Can venoplasty help your multiple sclerosis symptoms?

By Mayo Clinic Staff

Venoplasty is a procedure that involves inserting an inflatable balloon to widen your veins and improve blood flow. It is also known as percutaneous, or balloon, venoplasty. Sometimes a tiny tube (stent) is inserted in the vein to keep the vein open.

Percutaneous venoplasty has been proposed as a treatment for symptoms of multiple sclerosis (MS) based on a theory about the role of vein abnormalities in the disease.

Although the underlying cause of MS is unknown, some researchers have proposed that there is a link between MS symptoms and narrowed veins or vein blockages in the head and neck that alter blood flow or drainage from the brain, a condition known as chronic cerebrospinal venous insufficiency (CCSVI).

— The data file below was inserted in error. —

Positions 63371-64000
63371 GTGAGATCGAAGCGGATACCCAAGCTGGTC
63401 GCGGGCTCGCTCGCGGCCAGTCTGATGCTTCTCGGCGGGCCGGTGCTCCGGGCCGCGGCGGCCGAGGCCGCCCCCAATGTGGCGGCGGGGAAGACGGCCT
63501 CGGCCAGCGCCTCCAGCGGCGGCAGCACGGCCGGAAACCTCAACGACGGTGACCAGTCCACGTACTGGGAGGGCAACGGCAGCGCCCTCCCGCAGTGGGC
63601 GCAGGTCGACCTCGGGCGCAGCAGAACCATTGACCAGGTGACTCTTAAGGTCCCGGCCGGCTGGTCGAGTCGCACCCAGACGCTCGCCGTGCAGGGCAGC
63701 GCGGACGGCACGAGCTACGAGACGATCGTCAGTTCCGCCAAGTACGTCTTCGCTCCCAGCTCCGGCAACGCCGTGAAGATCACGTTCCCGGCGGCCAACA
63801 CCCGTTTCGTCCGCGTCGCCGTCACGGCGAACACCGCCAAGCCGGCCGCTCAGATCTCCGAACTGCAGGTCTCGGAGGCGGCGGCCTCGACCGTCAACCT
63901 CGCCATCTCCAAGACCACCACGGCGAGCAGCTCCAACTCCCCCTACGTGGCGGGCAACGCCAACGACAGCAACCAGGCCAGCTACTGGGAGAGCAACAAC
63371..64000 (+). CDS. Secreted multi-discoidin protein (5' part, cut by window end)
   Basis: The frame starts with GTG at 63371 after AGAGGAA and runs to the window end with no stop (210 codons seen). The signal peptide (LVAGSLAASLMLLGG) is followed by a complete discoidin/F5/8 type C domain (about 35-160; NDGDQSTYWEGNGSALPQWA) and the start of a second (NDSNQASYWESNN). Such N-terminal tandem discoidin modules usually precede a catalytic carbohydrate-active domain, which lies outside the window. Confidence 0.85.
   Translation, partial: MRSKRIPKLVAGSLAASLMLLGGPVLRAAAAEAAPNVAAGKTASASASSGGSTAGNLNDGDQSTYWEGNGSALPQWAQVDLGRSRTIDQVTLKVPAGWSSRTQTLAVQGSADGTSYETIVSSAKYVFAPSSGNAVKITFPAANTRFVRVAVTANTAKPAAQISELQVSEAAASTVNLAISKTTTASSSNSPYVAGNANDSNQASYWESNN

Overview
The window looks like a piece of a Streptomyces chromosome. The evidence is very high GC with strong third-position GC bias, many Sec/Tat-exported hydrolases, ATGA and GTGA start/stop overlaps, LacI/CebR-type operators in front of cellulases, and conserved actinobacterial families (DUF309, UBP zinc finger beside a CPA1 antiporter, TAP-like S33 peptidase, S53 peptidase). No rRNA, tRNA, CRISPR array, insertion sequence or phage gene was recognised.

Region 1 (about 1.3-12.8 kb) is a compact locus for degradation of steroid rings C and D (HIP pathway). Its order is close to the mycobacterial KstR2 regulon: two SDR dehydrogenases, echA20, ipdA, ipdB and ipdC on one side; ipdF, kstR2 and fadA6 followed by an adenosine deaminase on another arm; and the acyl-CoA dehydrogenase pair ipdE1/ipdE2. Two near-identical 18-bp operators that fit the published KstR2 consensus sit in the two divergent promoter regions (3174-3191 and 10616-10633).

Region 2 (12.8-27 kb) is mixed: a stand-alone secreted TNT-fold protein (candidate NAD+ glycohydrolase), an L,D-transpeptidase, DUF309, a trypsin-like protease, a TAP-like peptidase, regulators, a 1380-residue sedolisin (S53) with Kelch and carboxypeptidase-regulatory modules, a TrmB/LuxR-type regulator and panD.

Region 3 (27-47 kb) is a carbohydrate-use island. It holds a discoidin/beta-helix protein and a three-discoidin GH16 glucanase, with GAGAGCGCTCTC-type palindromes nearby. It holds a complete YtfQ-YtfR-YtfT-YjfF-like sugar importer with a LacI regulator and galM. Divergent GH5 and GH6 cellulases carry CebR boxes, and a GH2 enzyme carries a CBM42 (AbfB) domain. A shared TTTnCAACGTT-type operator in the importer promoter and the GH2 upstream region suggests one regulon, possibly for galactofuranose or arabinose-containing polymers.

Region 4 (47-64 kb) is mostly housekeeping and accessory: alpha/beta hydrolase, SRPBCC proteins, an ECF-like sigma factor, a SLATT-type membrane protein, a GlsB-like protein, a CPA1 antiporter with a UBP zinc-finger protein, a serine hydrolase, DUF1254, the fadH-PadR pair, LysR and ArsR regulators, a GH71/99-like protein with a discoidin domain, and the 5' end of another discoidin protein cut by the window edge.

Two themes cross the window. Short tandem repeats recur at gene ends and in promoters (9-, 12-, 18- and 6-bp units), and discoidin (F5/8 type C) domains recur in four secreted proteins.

However, recent studies have found that CCSVI is not exclusive to people who have MS and that healthy people and those with other neurologic diseases can also have the same vein abnormalities, indicating that they are not likely related to MS symptoms.

So far, studies of venoplasty for MS treatment have had many limitations, including not being randomized, placebo-controlled or blinded, and have not demonstrated any objective benefits on MS.

The Food and Drug Administration (FDA) warns of the risks, including stroke and death, involved with this experimental procedure.

Currently, there are no well-designed, quality studies to support the safety and effectiveness of venoplasty for treatment of MS symptoms.

May 06, 2014